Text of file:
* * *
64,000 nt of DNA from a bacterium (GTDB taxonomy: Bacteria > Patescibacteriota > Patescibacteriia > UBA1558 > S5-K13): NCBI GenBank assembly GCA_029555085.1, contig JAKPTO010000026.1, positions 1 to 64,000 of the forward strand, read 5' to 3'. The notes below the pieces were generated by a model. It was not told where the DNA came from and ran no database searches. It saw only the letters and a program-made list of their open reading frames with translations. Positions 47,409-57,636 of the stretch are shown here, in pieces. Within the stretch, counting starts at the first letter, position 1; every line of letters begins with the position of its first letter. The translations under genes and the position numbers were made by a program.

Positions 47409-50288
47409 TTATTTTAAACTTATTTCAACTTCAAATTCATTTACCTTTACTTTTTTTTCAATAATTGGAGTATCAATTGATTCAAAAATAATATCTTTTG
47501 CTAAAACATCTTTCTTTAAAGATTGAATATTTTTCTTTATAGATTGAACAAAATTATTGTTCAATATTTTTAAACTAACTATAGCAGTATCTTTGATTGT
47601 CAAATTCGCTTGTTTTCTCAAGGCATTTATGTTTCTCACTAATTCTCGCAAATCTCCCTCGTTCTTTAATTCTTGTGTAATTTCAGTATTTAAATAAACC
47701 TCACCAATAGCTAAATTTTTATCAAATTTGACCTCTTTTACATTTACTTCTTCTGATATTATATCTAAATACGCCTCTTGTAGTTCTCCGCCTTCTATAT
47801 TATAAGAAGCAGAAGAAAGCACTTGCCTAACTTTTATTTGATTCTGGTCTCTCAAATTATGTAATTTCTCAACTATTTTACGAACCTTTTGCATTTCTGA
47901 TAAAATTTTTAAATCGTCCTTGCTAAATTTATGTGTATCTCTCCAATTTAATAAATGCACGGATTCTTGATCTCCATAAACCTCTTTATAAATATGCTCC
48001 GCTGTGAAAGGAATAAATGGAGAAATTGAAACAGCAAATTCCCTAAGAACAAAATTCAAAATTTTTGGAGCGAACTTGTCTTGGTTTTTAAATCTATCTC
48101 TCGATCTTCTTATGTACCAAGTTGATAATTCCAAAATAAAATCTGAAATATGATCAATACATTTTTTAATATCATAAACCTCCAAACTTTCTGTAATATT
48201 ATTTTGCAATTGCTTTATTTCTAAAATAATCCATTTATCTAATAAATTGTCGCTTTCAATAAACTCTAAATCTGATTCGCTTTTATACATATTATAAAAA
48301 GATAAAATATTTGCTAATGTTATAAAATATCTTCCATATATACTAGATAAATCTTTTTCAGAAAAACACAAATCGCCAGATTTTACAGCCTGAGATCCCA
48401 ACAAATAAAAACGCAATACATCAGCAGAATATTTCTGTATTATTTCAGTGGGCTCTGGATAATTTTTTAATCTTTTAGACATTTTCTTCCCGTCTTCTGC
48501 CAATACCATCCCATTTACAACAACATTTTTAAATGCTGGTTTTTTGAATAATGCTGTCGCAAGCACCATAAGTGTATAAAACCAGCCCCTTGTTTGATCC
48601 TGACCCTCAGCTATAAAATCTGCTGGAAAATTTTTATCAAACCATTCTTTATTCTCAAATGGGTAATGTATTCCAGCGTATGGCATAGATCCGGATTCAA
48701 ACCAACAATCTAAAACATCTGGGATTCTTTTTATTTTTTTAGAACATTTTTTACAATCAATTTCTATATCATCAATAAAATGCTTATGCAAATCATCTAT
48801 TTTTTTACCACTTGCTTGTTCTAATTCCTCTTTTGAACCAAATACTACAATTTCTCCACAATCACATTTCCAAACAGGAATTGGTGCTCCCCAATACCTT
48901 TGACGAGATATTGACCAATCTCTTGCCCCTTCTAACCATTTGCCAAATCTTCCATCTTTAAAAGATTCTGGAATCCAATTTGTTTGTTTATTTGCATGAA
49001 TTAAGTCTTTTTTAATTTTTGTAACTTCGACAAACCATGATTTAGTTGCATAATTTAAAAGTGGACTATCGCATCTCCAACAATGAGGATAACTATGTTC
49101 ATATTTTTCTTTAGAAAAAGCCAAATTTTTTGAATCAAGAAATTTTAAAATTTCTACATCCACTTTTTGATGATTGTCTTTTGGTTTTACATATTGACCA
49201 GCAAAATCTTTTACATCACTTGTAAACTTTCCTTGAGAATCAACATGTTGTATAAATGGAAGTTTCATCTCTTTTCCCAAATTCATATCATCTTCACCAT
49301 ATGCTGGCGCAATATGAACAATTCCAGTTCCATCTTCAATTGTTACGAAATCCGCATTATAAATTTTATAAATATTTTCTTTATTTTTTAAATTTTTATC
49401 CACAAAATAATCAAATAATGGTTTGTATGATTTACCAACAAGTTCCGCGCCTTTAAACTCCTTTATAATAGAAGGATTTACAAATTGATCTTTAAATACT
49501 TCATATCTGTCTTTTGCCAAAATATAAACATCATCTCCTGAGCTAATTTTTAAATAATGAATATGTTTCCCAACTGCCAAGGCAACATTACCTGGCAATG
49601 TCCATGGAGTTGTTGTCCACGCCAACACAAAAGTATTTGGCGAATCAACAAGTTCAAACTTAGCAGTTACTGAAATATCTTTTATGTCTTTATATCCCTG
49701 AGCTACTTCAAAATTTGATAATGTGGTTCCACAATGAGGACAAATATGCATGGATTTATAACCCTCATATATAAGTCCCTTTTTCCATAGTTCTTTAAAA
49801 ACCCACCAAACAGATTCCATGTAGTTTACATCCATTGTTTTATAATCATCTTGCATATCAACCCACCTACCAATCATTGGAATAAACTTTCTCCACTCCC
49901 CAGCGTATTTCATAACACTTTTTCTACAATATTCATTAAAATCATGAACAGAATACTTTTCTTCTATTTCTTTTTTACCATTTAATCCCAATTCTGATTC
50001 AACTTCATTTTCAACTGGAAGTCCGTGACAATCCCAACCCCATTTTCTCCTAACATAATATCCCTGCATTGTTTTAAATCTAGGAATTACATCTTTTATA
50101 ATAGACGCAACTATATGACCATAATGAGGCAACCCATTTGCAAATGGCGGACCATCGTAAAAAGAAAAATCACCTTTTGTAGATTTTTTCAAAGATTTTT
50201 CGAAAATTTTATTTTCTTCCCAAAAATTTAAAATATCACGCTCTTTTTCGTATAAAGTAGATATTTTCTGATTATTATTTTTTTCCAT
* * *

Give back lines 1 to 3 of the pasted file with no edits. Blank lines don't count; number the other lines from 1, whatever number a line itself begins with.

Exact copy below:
64,000 nt of DNA from a bacterium (GTDB taxonomy: Bacteria > Patescibacteriota > Patescibacteriia > UBA1558 > S5-K13): NCBI GenBank assembly GCA_029555085.1, contig JAKPTO010000026.1, positions 1 to 64,000 of the forward strand, read 5' to 3'. The notes below the pieces were generated by a model. It was not told where the DNA came from and ran no database searches. It saw only the letters and a program-made list of their open reading frames with translations. Positions 47,409-57,636 of the stretch are shown here, in pieces. Within the stretch, counting starts at the first letter, position 1; every line of letters begins with the position of its first letter. The translations under genes and the position numbers were made by a program.

Positions 47409-50288
47409 TTATTTTAAACTTATTTCAACTTCAAATTCATTTACCTTTACTTTTTTTTCAATAATTGGAGTATCAATTGATTCAAAAATAATATCTTTTG